“…those who followed a “green” Mediterranean diet—one rich in Mankai (a nutrient-packed green plant), green tea and walnuts—had the slowest rate of age-related brain atrophy. Those who followed a traditional Mediterranean diet were close behind. Those who followed regular healthy diet guidelines—which was less plant-based and allowed for more processed and red meat than the other two diets—had greater declines in brain volume.”

And these effects were more evident in subjects who were 50 and older.



A 2020 report from the National Alliance for Caregiving estimated that family caregivers now encompass more than one in five Americans. And nearly 40 million caregivers provide care to adults with a disability or illness. Relatives of seniors who need help at home are struggling. Many are attempting to balance a career with their caregiver responsibilities. Federal legislation has been proposed to help relieve these challenges. Under the Better Care Better Jobs Actstates would receive increased Medicaid funding for improving the quality of home-based care – including increased wages and benefits for direct care workers and home health care workers, as well as enhanced respite services for caregivers. The Social Security Caregiver Credit Act would provide retirement compensation for individuals who leave their jobs to care for family members. And the bipartisan Credit for Caring Act would provide tax credits to eligible family caregivers.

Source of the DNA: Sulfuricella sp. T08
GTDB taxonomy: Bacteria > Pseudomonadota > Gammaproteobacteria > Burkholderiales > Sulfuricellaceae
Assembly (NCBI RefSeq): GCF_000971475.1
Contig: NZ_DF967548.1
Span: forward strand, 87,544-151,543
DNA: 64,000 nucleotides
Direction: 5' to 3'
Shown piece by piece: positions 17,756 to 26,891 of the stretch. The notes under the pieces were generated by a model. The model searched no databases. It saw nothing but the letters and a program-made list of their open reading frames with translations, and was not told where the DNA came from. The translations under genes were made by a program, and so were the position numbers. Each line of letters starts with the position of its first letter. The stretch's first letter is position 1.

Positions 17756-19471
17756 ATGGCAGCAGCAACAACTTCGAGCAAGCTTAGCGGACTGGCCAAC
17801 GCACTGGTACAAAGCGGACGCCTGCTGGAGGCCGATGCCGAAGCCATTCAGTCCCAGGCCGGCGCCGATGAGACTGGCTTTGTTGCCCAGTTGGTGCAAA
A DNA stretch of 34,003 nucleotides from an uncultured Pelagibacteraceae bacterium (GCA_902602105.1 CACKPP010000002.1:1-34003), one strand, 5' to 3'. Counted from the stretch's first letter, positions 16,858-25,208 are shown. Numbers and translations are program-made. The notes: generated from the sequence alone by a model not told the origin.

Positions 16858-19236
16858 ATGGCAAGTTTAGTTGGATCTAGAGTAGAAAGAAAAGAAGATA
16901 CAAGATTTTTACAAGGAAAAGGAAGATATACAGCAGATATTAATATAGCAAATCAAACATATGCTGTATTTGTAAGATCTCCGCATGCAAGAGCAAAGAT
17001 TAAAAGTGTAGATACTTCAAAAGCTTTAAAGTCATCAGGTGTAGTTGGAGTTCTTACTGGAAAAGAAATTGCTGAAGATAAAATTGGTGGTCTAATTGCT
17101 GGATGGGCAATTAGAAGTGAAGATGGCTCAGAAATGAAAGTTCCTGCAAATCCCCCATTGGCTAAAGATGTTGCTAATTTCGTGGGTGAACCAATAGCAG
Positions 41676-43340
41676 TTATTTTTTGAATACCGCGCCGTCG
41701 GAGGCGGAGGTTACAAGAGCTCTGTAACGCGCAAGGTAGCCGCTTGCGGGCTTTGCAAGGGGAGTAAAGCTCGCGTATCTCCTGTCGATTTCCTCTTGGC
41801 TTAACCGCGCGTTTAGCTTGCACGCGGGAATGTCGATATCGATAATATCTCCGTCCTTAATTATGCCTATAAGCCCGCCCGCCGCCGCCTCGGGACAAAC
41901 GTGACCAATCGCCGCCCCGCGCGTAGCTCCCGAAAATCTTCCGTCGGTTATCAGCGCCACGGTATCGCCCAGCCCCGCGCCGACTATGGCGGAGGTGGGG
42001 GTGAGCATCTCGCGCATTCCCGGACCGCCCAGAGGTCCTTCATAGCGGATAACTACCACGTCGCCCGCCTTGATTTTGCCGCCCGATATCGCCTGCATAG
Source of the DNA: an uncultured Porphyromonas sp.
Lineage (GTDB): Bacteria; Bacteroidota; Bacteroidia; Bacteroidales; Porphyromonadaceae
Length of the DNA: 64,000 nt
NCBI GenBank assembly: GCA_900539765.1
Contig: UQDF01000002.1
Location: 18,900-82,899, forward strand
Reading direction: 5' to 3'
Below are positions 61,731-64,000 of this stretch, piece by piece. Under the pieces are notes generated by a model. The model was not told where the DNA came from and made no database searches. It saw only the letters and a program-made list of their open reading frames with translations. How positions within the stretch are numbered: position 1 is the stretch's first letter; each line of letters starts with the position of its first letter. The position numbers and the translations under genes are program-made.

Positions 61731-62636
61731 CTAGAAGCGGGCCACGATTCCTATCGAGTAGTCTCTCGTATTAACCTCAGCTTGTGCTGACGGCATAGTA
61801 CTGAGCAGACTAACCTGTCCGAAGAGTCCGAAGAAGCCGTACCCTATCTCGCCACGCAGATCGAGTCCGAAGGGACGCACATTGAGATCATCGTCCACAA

woman with a cup of coffee in one hand and a cell phone in the otherHave you received a text that looks like it’s coming from your own phone number? A text message coming from your own number with a link attached is a scam, according to Verizon. Phone customers say that the message typically references the mobile bill and may include a link to a “free gift” or link them to a fake survey. Verizon has confirmed this scam and noted “As part of a recent fraud scheme, bad actors have been sending text messages to some Verizon customers which appear to come from the customers’ own number.” They also informed affected customers that they are working with federal law enforcement to investigate the widespread fraud scheme. In the meantime, consumers should be aware of this scam and warn loved ones not to respond to these messages or click any links in these text messages. They do recommend that customers forward spam texts, particularly those claiming to be from Verizon, to S-P-A-M (7726).

Dick Van Dyke is 96


Dick VanDyke and wifeRemember Bert – from Mary Poppins? Dick Van Dyke, now 96, says that performing is still his “favorite thing to do.” I don’t play golf,” he explained. “I have more fun singing and dancing.” Here is a clip Van Dyke singing and dancing with his 50-year-old wife, Arlene Silver. The actor talked to Parade about the couple’s wedding in 2012: “It’s one of the smartest moves I ever made. She makes me happy. She’s very mature for her age, and I’m very immature for my age, so it’s just about right!” You can watch the couple sing and dance in this February 2022 You Tube: https://youtu.be/uMjI2cRRzH0.